IZA DP No. 2820: Subjective Beliefs and Schooling Decisions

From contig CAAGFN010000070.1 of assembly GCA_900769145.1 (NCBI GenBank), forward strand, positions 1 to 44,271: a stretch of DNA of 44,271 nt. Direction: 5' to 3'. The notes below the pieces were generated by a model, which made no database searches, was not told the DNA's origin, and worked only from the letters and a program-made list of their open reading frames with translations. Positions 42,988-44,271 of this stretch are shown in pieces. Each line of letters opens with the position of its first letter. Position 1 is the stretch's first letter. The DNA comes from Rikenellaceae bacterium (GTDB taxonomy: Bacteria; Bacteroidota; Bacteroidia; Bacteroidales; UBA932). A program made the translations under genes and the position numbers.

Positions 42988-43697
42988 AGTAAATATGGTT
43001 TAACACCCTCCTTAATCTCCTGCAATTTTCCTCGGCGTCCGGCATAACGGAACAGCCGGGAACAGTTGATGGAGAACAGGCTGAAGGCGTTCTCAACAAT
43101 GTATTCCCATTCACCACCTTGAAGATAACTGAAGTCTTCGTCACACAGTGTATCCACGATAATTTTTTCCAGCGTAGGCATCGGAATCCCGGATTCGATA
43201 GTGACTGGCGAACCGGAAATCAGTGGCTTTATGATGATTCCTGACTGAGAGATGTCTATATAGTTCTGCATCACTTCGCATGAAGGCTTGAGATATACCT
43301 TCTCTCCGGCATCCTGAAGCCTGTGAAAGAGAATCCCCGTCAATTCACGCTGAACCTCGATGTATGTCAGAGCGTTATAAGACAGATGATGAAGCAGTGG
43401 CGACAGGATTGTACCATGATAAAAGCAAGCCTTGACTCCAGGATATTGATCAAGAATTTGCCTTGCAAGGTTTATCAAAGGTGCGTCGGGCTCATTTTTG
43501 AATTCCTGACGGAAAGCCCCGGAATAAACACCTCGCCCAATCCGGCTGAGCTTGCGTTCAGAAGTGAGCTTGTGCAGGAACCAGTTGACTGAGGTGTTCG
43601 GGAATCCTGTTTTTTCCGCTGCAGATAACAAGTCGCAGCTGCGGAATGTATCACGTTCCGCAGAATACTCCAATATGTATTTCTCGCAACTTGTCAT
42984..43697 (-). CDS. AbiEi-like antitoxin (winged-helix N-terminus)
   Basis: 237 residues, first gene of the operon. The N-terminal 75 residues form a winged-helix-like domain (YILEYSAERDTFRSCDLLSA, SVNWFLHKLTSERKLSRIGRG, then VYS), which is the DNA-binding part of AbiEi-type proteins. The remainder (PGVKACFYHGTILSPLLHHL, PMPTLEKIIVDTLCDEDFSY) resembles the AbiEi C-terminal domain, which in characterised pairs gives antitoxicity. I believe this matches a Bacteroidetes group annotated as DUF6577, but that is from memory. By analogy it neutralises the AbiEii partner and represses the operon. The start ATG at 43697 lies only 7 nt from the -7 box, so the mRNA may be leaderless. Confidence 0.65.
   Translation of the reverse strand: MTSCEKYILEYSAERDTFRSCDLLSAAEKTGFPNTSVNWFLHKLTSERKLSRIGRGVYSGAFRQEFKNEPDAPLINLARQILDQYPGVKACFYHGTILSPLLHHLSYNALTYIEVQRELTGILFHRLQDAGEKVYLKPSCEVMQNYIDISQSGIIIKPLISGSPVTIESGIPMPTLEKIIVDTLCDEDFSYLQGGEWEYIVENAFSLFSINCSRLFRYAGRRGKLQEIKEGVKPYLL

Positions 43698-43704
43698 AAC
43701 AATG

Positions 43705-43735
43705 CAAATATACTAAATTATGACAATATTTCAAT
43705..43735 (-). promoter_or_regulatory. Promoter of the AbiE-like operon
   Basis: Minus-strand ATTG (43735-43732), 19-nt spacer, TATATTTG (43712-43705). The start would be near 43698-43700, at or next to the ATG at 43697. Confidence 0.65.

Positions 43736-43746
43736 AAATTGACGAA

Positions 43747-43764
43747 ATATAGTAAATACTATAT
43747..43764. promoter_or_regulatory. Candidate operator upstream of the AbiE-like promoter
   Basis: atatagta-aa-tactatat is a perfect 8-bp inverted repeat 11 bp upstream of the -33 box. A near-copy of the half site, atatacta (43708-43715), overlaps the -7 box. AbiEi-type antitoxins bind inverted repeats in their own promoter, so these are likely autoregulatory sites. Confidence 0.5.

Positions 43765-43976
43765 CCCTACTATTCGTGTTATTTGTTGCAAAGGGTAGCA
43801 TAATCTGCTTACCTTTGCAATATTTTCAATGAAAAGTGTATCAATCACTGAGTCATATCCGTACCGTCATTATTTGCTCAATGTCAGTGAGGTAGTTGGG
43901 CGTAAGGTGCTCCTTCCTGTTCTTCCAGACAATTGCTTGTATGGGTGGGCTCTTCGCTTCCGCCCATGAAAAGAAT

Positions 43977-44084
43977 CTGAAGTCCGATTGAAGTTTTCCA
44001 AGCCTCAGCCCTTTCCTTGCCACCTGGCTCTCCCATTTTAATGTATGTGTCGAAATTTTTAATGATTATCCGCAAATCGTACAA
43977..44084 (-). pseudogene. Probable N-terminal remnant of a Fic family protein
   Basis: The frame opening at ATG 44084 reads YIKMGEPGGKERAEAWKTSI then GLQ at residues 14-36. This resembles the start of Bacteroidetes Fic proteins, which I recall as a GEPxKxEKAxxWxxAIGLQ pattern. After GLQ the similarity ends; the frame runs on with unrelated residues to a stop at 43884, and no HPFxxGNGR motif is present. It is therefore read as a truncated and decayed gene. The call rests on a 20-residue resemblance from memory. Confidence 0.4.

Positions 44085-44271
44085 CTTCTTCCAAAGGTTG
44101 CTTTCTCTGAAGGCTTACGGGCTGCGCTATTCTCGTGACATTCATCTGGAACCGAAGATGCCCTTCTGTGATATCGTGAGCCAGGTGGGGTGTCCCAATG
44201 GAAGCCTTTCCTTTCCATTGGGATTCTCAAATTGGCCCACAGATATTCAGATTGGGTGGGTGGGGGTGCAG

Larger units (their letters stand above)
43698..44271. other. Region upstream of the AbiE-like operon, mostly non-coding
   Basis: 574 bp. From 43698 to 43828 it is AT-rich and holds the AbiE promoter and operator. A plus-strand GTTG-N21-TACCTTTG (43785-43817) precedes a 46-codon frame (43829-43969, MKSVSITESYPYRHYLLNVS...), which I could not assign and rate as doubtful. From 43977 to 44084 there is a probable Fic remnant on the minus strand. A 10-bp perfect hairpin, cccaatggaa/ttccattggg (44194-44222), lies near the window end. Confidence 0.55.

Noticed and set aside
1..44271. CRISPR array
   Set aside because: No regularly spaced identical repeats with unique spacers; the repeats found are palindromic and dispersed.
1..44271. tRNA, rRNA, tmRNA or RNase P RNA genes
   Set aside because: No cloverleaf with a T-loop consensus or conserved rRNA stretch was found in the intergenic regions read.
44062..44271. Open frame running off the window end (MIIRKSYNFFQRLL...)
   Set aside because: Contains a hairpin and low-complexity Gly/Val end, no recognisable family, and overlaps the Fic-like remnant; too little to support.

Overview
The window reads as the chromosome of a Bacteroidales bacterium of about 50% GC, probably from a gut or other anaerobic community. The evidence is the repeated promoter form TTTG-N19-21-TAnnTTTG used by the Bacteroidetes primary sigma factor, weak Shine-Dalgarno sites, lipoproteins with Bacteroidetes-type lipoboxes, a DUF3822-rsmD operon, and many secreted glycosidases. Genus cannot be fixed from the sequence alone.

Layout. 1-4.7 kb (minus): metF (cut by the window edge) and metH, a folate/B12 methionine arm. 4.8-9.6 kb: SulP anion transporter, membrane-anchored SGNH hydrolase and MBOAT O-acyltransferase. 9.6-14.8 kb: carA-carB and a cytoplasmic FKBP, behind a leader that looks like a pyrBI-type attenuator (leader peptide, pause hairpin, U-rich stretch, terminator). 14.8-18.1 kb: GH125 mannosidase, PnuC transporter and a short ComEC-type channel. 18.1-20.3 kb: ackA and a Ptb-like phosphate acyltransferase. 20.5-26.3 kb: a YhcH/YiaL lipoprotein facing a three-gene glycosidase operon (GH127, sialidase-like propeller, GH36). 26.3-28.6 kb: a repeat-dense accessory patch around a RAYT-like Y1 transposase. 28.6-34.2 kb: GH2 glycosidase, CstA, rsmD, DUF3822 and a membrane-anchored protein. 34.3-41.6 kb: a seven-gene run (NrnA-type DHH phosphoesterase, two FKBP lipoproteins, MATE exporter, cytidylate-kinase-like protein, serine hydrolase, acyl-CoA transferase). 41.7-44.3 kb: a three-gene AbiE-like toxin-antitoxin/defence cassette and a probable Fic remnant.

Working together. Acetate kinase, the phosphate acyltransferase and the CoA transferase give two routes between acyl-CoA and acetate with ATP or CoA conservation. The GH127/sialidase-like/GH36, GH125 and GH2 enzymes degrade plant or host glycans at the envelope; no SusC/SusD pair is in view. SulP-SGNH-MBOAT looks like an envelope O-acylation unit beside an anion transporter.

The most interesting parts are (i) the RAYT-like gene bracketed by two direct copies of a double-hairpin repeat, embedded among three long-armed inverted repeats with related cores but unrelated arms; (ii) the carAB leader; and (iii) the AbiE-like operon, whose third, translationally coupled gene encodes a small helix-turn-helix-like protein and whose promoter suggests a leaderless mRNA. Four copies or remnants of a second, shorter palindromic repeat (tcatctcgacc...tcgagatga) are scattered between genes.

This paper considers the estimation of sequential schooling decisions made by agents who are endowed with subjective beliefs about their own ability. I use unique Italian panel data which provide information on i) the curvature of the per-period utility function, ii) schooling decisions, iii) post-schooling earnings, in order to estimate the future component of the differences in intertemporal utilities of school and work independently from the present component, (as in Geweke and Keane, 1995, 2001), and evaluate the importance of “present bias”. Under certain conditions, which include imposing equality between the modal belief and true ability, I recover individual specific subjective probability distributions. I estimate both the degree of confidence (a measure of spread) and the incidence of over (and under) estimation. I find that the future component of intertemporal utilities dominates schooling decisions. I find a strong incidence of under-estimation among the more able and a much smaller incidence of over-estimation among the low ability group. At the medium ability spectrum, there is evidence of some over-estimation. The degree of confidence is high and implies that agents have a substantial amount of inside information (36% of the population act on a degenerate subjective distribution). Overall, the variance of the objective ability heterogeneity distribution is 4 times as large the variance of the distribution characterizing subjective beliefs.